Hong Konger Tong Ka Po came into tennis almost by accident at age 11 and rose to become one of Hong Kong’s top ranked players. But as her early career faltered, it was a family tragedy which spurred the plucky teenager to beat all expectations.
“Some folks call tennis a rich people’s sport or a white person’s game. I guess I started too early because I just thought it was something fun to do.” — Arthur Ashe
Despite decades of proof to the contrary, tennis is still often perceived as a game for “rich people”. Arthur Ashe famously dismissed this belief almost half a century ago, yet the affluence of tennis fans and the game’s lingering “country club” image make it a hard impression to shake.
But Hong Kong tennis legend Tong Ka Po is proof of the power of grassroots tennis. Tong comes from a very modest background. The first time she picked up a tennis racket was through a Hong Kong Tennis Association (HKTA) mini-tennis community programme in Tsim Sha Tsui, playing on makeshift tennis courts set up across a indoor soccer pitch at a municipal complex.
“I was a bit naughty at school,” says the former Hong Kong number one. “The HKTA had delivered some leaflets to the school about the mini-tennis programme and my teacher thought maybe it would help me burn off some of that energy,” she says.
Tong remembers vividly the six courts spread over the indoor pitches at the municipal complex, and the feel of the mini-tennis racket swinging in her hand for the first time. It was destiny — within just half an hour, the coach told her parents their daughter did not belong in mere mini-tennis, and within a month, she was on board a plane with the Hong Kong national squad bound for Beijing.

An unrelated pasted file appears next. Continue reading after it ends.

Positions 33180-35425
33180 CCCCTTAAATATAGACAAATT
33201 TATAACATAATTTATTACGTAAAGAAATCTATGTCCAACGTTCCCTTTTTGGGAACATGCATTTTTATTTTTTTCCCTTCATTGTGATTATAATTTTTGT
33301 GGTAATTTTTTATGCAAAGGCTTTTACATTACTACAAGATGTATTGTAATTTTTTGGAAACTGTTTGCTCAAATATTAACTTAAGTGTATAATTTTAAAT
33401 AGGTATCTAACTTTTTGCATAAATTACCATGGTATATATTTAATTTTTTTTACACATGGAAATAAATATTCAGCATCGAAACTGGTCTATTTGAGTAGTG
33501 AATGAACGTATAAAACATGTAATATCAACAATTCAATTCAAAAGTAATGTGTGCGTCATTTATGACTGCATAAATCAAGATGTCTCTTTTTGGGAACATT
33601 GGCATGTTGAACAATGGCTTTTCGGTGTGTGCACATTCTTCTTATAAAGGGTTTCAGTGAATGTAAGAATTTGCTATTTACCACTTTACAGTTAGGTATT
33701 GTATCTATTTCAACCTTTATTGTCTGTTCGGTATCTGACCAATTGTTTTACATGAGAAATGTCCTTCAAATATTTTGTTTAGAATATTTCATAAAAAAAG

“It was my first time away from home, my first time out of Hong Kong. I remember the banknotes, they were the old communist notes, the place was so mysterious! ” she says.
Tong’s performance in Beijing (she lost 6–0, 6–0) did not match up to the coaches’ expectations. “They told my father, ‘your daughter is not as good as we thought, we’re not sure she is going to make it’,” she says. “My father didn’t tell me, I just heard him talking about it with my mum and I was upset,. hated to disappoint my parents. My sister was already successful academically and so I had to earn my place at home, earn some respect. I just put my head down and kept training.”
Tong worked hard, squeezing every minute of precious training into her schedule. She used to hit against the wall with her father when no courts were to be found. “I loved the wall at Kowloon Tsai, before there was even a tennis complex there, when it was public courts” she says. “My father would bring me there. He doesn’t know tennis, he just saw I had the ambition to be really good, so he learned, he tried to play and to be my coach. That is how we grew. It sounds ridiculous, but that was it. I had the national training, and after the national training I would go from the court with my father, any time I could squeeze in to get more feel from the ball.”
Tong’s grit and determination paid off. “The next thing I know, I am number one in Hong Kong, number 5 in the world, at age 12.”
As Tong says, there’s a lot of money involved in raising a sports star.
“The money is huge. To be an athlete, you need financial support. On my own, I must have cost around at least one and a half million [Hong Kong dollars] each year just in travel and expenses. And I was very lucky, I really appreciate the support the HKTA gave me, to have that support was huge for me,” she says. “All I learned between 11 and 14, I am still using now, and teaching the youngsters.
Tong says the period was a great experience for her, travelling every school holidays and taking the world by storm.
But in the 1990s, tragedy struck the family, as Tong’s mother was diagnosed with a rare and terminal blood cancer.
Aside from the emotional trauma, this put the family’s finances into ruin. “My family had financial difficulty and my siblings and I learned to look after ourselves. We had to earn our spot in whatever field we are in.”